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Fitting Microphysical Observations of Nonsteady Convective Clouds to a Numerical Model: An Application of the Adjoint Technique of Data Assimilation to a Kinematic Model

Johannes VerlindeDepartment of Atmospheric Science, Colorado State University, Fort Collins, Colorado

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William R. CottonDepartment of Atmospheric Science, Colorado State University, Fort Collins, Colorado

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Abstract

Rapid advances in the quality and quantity of atmospheric observations have placed a demand for the development of techniques to assimilate these data sources into numerical forecasting models. Four-dimensional variational assimilation is a promising technique that has been applied to atmospheric and oceanic dynamical models, and to the retrieval of three-dimensional wind fields from single-Doppler radar observations.

This study investigates the feasibility of using space–time variational assimilation for a complex discontinuous numerical model including cloud physics. Two test models were developed: a one-dimensional and a two-dimensional liquid physics kinematic microphysical model. These models were used in identical-twin experiments, with observations taken intermittently. Small random errors were introduced into the observations. The retrieval runs were initialized with a large perturbation of the observation run initial conditions.

The models were able to retrieve the original initial conditions to a satisfactory degree when observations of all the model prognostic variables were used. Greater overdetermination of the degrees of freedom (the initial condition being retrieved) resulted in greater improvement of the errors in the observations of the initial conditions but at a rapid increase in computational cost. Experiments where only some of the prognostic variables were observed also improved the initial conditions, but at a greater cost. To substantially improve the first guess of the field not observed, some spot observations are needed.

The proper scaling of the variables was found to be important for the rate of convergence. This study suggests that scaling factors related to the error variance of the observations give good convergence rates.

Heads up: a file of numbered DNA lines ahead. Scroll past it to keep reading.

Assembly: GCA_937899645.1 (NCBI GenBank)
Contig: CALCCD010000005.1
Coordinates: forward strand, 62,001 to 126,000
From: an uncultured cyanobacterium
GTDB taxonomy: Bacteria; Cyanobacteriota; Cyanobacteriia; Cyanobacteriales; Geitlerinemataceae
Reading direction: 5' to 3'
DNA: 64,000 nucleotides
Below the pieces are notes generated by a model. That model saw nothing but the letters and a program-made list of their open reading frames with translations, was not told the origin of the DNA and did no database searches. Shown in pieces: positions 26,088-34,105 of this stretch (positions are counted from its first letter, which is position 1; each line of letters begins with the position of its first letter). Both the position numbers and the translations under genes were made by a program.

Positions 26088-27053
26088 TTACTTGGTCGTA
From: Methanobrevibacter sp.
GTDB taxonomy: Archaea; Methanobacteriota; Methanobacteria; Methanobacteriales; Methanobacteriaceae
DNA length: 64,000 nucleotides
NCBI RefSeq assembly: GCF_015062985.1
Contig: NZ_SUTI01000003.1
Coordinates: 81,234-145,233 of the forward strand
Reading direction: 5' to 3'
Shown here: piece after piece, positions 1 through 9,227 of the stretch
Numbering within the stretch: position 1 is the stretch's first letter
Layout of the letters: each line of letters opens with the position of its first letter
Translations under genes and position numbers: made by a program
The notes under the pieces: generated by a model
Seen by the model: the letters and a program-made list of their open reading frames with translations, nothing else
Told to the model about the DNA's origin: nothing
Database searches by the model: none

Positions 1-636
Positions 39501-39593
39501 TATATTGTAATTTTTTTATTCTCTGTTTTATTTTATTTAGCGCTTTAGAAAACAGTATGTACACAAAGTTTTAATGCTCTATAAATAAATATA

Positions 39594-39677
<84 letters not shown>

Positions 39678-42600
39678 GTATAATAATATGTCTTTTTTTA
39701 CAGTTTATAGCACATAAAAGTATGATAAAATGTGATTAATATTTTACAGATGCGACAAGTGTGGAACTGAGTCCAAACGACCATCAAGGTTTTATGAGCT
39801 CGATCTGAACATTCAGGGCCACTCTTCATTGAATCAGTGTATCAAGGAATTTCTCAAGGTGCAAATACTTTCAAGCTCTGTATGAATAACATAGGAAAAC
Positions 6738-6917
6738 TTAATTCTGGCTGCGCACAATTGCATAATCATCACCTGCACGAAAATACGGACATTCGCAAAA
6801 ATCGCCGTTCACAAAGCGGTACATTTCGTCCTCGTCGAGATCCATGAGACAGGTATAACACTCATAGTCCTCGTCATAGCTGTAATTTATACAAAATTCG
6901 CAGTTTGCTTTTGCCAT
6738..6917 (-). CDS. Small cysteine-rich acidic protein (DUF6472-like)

To show how this technique can be used when observations are general functions of the prognostic variables of the model (e.g., reflectivity or liquid water path), a form is derived that shows that this can be accomplished. This is considered to be an advantage of this technique over other assimilation techniques, since it is particularly suitable to remote-sensing systems where only integral parameters or derivatives of model prognostic variables are observed.

Abstract

Rapid advances in the quality and quantity of atmospheric observations have placed a demand for the development of techniques to assimilate these data sources into numerical forecasting models. Four-dimensional variational assimilation is a promising technique that has been applied to atmospheric and oceanic dynamical models, and to the retrieval of three-dimensional wind fields from single-Doppler radar observations.

This study investigates the feasibility of using space–time variational assimilation for a complex discontinuous numerical model including cloud physics. Two test models were developed: a one-dimensional and a two-dimensional liquid physics kinematic microphysical model. These models were used in identical-twin experiments, with observations taken intermittently. Small random errors were introduced into the observations. The retrieval runs were initialized with a large perturbation of the observation run initial conditions.

The models were able to retrieve the original initial conditions to a satisfactory degree when observations of all the model prognostic variables were used. Greater overdetermination of the degrees of freedom (the initial condition being retrieved) resulted in greater improvement of the errors in the observations of the initial conditions but at a rapid increase in computational cost. Experiments where only some of the prognostic variables were observed also improved the initial conditions, but at a greater cost. To substantially improve the first guess of the field not observed, some spot observations are needed.

The proper scaling of the variables was found to be important for the rate of convergence. This study suggests that scaling factors related to the error variance of the observations give good convergence rates.

To show how this technique can be used when observations are general functions of the prognostic variables of the model (e.g., reflectivity or liquid water path), a form is derived that shows that this can be accomplished. This is considered to be an advantage of this technique over other assimilation techniques, since it is particularly suitable to remote-sensing systems where only integral parameters or derivatives of model prognostic variables are observed.

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